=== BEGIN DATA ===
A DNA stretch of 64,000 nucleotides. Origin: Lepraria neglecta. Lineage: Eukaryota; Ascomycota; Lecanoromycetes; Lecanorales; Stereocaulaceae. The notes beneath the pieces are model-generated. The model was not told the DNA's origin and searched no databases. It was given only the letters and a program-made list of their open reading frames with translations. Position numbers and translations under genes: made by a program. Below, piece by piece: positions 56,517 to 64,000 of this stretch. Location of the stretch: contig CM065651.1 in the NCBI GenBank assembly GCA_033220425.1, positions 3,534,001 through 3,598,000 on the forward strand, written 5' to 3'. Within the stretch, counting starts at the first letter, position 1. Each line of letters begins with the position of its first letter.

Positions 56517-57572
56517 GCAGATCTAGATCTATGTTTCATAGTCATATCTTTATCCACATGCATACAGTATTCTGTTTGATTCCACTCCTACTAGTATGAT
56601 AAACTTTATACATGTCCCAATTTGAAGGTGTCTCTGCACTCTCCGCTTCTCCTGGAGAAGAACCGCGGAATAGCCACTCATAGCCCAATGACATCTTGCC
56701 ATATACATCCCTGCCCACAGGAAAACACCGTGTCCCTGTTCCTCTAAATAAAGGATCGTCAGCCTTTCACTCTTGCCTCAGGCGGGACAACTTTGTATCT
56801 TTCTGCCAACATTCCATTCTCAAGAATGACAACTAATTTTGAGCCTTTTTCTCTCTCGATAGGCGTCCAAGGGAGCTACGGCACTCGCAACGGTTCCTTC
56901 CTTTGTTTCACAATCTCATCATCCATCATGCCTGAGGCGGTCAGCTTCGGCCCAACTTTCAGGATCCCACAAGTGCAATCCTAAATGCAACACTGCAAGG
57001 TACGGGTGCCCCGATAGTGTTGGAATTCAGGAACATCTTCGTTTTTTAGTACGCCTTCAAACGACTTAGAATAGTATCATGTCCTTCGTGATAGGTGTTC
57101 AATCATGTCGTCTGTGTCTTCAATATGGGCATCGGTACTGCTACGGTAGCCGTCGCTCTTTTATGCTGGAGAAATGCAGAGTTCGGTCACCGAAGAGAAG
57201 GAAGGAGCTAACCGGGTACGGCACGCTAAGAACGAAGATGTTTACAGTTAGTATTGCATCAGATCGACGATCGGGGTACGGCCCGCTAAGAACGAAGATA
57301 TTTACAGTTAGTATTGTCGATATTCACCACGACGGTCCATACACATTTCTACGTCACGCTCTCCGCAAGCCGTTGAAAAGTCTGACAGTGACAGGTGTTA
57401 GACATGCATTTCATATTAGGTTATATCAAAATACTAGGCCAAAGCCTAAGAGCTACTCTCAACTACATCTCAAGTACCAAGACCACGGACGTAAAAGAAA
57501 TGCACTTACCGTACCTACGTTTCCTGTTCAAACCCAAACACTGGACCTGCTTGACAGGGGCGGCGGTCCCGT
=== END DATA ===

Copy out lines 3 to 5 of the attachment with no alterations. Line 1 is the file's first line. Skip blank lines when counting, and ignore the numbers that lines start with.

56517 GCAGATCTAGATCTATGTTTCATAGTCATATCTTTATCCACATGCATACAGTATTCTGTTTGATTCCACTCCTACTAGTATGAT
56601 AAACTTTATACATGTCCCAATTTGAAGGTGTCTCTGCACTCTCCGCTTCTCCTGGAGAAGAACCGCGGAATAGCCACTCATAGCCCAATGACATCTTGCC
56701 ATATACATCCCTGCCCACAGGAAAACACCGTGTCCCTGTTCCTCTAAATAAAGGATCGTCAGCCTTTCACTCTTGCCTCAGGCGGGACAACTTTGTATCT